We found the best women’s down jackets for every budget and activity. From a do-all hoodie to a budget-friendly puffy, we’ve got you covered.
Down jackets are a winter staple. They provide top-level warmth while packing down small. But with so many options on the market, it can be hard to choose.
Our group of testers donned a handful of the best down jackets in salty elements at work and exploring the outdoors. These outer layers were tested while rock climbing, hunting, farming, trail running, skiing, snowboarding, hiking, shoveling snow, and camping.
And while there isn’t a perfect jacket for every single activity, we’ve found a variety of the best down puffies to keep you warm all winter.
Best Down Jackets for Women in 2020
Best Overall: Patagonia Down Sweater Hoody ($279)
This 800-fill Patagonia Down Sweater Hoody withstands wind, resists moisture, and is lightweight for its level of warmth. We took this jacket on rolling hikes, bike rides, and walks on crisp bluebird days during 5-degree lows and with dry blizzard conditions in Colorado’s Elk and Sangre de Cristo mountains. We stayed dry throughout thanks to the shell’s DWR (durable water-repellent) finish, which resists moisture.
Heavier amounts of water noticeably dampen the exterior, though it rebounds. This hoodie easily withstood bitter gusts, and the elastic cuffs are comfortable and block wind. When fully zippered, the reinforced neck rise doesn’t slouch, which protects the lower half of the face, but the hood shape is a little too snug to comfortably wear a helmet.
“This is an excellent everyday down jacket with great style and protection for the winter season,” said one tester. It’s awesome to pull on after cardio activity, like after a winter run. And it maintains loft and warmth even with snowfall and some moisture.
Best Budget Down Jacket: REI Co-op 650 Down Jacket 2.0 ($100, $70 on Sale)
This one is for anyone in search of a down jacket that won’t break the bank. It packs down easily into its own pocket and quickly regains its shape after unpacking.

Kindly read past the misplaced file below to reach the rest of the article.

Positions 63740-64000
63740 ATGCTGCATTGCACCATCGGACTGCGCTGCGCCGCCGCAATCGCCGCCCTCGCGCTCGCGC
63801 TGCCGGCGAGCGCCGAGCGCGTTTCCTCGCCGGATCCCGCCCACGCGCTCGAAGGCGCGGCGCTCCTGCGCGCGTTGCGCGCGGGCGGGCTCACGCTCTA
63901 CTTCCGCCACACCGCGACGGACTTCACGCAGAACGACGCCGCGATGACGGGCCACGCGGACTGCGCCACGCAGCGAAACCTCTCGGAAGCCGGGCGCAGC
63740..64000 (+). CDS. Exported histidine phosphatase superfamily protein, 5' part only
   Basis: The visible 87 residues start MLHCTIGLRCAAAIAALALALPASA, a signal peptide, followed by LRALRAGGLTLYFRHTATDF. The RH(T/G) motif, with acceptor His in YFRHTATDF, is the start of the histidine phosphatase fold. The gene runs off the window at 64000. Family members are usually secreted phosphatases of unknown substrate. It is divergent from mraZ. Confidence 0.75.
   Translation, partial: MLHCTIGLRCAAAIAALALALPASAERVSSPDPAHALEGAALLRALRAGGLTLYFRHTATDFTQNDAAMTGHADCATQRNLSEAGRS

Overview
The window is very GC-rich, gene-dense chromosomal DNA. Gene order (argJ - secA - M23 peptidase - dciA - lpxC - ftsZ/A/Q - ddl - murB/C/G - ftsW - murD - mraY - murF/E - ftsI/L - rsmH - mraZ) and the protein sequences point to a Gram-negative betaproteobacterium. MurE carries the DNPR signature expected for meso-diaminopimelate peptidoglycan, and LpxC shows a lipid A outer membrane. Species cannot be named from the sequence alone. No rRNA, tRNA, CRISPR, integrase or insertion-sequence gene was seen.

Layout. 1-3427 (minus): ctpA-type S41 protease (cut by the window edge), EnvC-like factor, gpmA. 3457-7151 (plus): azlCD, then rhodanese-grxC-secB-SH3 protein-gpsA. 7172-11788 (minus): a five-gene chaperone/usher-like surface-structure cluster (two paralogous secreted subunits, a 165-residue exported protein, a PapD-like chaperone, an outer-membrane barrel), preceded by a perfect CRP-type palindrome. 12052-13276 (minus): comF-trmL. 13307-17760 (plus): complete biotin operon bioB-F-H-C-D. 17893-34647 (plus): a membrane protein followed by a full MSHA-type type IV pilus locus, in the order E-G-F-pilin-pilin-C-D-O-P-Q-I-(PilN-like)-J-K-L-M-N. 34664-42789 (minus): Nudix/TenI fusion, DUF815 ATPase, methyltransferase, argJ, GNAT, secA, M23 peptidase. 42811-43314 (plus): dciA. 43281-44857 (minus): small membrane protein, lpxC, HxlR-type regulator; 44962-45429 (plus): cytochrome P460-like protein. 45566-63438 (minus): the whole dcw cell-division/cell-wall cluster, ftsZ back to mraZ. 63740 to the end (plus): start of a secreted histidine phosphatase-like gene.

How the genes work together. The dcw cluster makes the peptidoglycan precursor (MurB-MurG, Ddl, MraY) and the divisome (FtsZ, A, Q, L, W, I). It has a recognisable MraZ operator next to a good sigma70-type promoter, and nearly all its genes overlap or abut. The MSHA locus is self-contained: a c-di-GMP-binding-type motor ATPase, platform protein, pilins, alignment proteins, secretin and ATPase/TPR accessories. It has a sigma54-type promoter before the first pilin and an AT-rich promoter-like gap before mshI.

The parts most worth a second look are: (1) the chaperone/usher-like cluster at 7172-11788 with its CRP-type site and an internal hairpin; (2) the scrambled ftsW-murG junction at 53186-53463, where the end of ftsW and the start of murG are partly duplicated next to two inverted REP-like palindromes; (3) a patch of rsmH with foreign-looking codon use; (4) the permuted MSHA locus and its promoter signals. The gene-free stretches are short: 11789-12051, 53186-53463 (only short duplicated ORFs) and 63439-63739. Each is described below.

The DWR coating protects from light moisture. It even withstood an accidental coffee spill; it just sat on top and rolled off with a quick shake. No stain, no absorption. One tester reported, “The jacket never got soggy, and the wind never bit me. The zipper’s storm flap actually works.”
One con is that the feathers did leak more than expected. But as a DWR-treated jacket with a 650-fill at less than $100, it’s a top contender.
Most Stylish: Basin and Range New Wingate Down Jacket ($270, $162 on sale)
Looking for an around-town winter jacket that will keep you warm and stylish? Then you need to meet the New Wingate Down Jacket. The 550-fill down is lofty and warm. And the nylon outer shell is durable enough to withstand years of use. We’ve worn this during blizzard conditions and stayed toasty running mountain town errands.
We especially like that the adjustable storm cuffs keep cold wind out. And the insulated hood kept our ears warm even when we forgot our hat at home. The hood has a faux fur lining, which is removable if that’s not your style.
We’ve heard concerns about this jacket being too narrow through the hips, but our testers had no such problem. We were easily able to layer a sweater underneath and zip it fully.
This isn’t the jacket to choose for light packing or backcountry adventures. But for apres-ski outings and in-town adventures, it’s a wintertime winner. And considering you can grab one now for over $100 off, it’s a great deal too.